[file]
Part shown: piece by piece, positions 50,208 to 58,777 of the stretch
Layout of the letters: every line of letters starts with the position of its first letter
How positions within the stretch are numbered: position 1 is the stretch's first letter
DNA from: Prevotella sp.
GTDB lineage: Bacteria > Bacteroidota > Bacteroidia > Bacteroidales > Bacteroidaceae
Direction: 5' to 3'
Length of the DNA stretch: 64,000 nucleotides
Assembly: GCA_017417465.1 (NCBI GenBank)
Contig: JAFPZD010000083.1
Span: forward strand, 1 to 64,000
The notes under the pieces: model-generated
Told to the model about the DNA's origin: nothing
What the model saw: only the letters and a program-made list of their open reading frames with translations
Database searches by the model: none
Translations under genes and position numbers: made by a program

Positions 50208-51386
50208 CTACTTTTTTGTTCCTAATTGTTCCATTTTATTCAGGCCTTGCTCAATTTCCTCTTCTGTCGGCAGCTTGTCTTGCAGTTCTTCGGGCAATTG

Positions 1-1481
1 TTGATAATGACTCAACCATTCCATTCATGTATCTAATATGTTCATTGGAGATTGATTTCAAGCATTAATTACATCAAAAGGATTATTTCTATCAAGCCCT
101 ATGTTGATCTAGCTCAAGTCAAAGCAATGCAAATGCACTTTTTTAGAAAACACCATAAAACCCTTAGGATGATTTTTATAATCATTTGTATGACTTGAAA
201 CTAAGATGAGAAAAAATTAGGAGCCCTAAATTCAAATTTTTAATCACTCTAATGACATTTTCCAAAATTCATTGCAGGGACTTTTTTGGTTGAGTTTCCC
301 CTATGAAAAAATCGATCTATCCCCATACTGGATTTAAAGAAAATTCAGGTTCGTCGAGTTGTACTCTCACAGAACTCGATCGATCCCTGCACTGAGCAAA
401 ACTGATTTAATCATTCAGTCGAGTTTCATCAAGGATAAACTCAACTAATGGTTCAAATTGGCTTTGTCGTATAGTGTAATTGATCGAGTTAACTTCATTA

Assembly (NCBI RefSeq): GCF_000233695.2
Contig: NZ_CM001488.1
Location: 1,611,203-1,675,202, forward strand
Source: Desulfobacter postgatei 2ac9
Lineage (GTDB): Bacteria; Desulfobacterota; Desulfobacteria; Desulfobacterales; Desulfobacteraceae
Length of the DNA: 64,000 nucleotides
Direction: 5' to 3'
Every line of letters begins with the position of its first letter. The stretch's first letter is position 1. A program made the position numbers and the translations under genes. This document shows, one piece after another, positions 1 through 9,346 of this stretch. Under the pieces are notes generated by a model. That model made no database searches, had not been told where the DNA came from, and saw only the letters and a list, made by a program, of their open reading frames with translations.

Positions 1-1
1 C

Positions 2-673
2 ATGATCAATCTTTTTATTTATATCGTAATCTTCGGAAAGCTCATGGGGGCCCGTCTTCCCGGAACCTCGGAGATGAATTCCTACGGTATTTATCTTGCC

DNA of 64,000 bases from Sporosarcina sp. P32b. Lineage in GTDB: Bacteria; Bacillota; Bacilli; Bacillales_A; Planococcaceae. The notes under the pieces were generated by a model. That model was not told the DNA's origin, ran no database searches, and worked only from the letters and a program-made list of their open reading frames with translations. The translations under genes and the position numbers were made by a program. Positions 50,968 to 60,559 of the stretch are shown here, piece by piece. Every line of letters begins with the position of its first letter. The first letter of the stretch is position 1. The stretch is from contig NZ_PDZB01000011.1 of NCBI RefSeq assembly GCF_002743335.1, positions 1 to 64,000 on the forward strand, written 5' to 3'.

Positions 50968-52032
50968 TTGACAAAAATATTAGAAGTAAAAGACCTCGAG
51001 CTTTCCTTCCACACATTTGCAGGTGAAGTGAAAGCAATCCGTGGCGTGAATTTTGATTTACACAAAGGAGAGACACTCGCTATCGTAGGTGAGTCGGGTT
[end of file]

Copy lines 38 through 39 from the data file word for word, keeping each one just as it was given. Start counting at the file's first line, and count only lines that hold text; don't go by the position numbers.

50968 TTGACAAAAATATTAGAAGTAAAAGACCTCGAG
51001 CTTTCCTTCCACACATTTGCAGGTGAAGTGAAAGCAATCCGTGGCGTGAATTTTGATTTACACAAAGGAGAGACACTCGCTATCGTAGGTGAGTCGGGTT